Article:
Drishti Beats Festival to bring three days of yoga, music to

Drishti Beats performs live at EDC Las Vegas in 2022. From left: Ariel Lowell, Lori Lowell, Alec Lowell, Jeremy Lowell, Tal Ramon and Carol Caron.
Drishti Beats/Courtesy Photo

Early morning meditation and late-night silent discos bookend the daily schedules for the three-day Drishti Beats Festival, which comes to Snowmass Village on July 8-10 with a wall-to-wall lineup of yoga, electronic and dance music and talks on physical and spiritual wellness. 

This year marks the first for the festival, which is spearheaded by Lori and Jeremy Lowell, the cofounders of the enterprise Drishti Beats that combines yoga training courses with electronic and dance music. Launching a festival setting seemed like a fitting next step, Lori Lowell said in a phone interview. 

“The whole idea of this festival is how yoga and movement and music take one to a higher level of consciousness — and the collaboration, the beautiful collaboration between yoga and music in this mindful setting,” Lowell said. 



Programming runs from the early morning (classes begin at 7:30 a.m. Friday and at 7 a.m. Saturday and Sunday) well into the evening hours, with the last event, a silent disco, ending at 11 p.m. each night, according to the schedule posted online. 

Some classes will focus on the foundations of yoga, while others will level up with acro yoga and other styles of the practice; offerings range “from meditation to ecstatic dance,” Lowell said. The lineup of instructors and speakers includes familiar local faces like Jayne Gottlieb and Aaron King as well as national names like instructor Jonah Kest and speaker Vince Kadbulek (co-founder of the experiential arts company Meow Wolf).



“All levels are welcome,” Lowell said. “There’s a lot of classes where you can just listen, watch, or just dance. It’s not like you have to go in there and be an advanced yogi.”

Every yoga class will include a music component, and there also will be standalone concerts from electronic and dance music performers like Desert Dwellers, Phantoms and The Polish Ambassador.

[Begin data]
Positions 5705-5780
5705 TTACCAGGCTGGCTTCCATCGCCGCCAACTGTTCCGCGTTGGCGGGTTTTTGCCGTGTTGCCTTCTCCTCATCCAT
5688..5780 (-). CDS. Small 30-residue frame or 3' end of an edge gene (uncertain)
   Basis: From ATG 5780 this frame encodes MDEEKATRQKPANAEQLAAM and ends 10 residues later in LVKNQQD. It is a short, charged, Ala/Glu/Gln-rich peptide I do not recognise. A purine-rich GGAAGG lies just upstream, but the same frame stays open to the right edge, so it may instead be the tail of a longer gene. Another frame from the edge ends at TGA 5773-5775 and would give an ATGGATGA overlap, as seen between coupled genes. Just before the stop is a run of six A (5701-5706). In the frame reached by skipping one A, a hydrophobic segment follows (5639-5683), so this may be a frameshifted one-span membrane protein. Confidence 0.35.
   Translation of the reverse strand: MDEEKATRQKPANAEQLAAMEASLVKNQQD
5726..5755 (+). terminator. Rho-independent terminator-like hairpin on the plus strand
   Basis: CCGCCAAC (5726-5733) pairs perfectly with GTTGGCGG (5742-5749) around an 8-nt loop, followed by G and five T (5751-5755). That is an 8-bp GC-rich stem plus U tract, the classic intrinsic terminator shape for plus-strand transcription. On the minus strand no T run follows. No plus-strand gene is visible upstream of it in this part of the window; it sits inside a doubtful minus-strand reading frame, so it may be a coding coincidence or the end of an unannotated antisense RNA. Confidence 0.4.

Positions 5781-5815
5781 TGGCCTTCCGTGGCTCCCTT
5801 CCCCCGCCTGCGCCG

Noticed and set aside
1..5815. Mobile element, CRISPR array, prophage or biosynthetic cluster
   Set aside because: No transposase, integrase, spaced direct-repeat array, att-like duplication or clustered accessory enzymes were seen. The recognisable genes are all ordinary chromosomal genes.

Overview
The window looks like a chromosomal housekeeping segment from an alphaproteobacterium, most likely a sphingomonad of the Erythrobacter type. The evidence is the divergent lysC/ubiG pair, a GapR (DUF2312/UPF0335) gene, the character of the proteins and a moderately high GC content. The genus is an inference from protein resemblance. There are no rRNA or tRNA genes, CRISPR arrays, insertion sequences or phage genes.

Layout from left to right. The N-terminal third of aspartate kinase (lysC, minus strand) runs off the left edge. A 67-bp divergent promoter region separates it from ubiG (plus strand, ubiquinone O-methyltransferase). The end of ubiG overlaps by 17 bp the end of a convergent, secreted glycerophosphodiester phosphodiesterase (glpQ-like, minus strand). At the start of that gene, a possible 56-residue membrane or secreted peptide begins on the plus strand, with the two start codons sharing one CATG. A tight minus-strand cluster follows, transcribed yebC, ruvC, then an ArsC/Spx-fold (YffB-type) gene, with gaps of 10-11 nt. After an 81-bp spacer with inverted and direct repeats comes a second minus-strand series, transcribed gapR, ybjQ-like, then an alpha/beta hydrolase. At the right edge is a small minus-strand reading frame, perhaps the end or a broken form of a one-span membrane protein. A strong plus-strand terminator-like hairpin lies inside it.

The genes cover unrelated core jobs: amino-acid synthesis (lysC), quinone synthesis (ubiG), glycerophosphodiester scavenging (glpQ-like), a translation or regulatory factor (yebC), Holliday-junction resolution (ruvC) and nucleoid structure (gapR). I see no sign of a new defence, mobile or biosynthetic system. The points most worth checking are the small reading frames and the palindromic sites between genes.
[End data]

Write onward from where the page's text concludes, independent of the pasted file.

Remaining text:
Most of the festival experience will be spread out throughout Base Village, and people without tickets should expect limited access during the festival to some spaces that are usually open to the public. The Collective will host some speaker events inside; the rink outside The Collective will become one of the yoga spaces, as will the lawn near the Village Express chairlift, and some classes offer hikes. A wellness tent will be set up on Fanny Hill.

There also will be vendors set up in the village selling food, jewelry, clothing and other wares.

Festival passes range from $65 for one day of music only and $85 for one day of yoga only up to $349 for a three-day, all-access pass to music and yoga. There also are $45 drop-in tickets for access to a single Drishti Talk session. 

Tickets haven’t sold out yet. Lowell said that the lack of camping-style accommodations in the area have possibly deterred some potential festivalgoers, but she estimated there could still be somewhere in the ballpark of 300 people on the festival grounds during the daytime yoga and speaker programming and said there could be “at least” 500 people attending at night for the concerts. 

Though it may not be as filled up as organizers initially expected, still, “we’re going to have a beautiful, sophisticated, mindful, intimate event,” Lowell said.

Editor’s note: This story has been updated to clarify that expected attendance numbers are ballpark estimates.

Meditation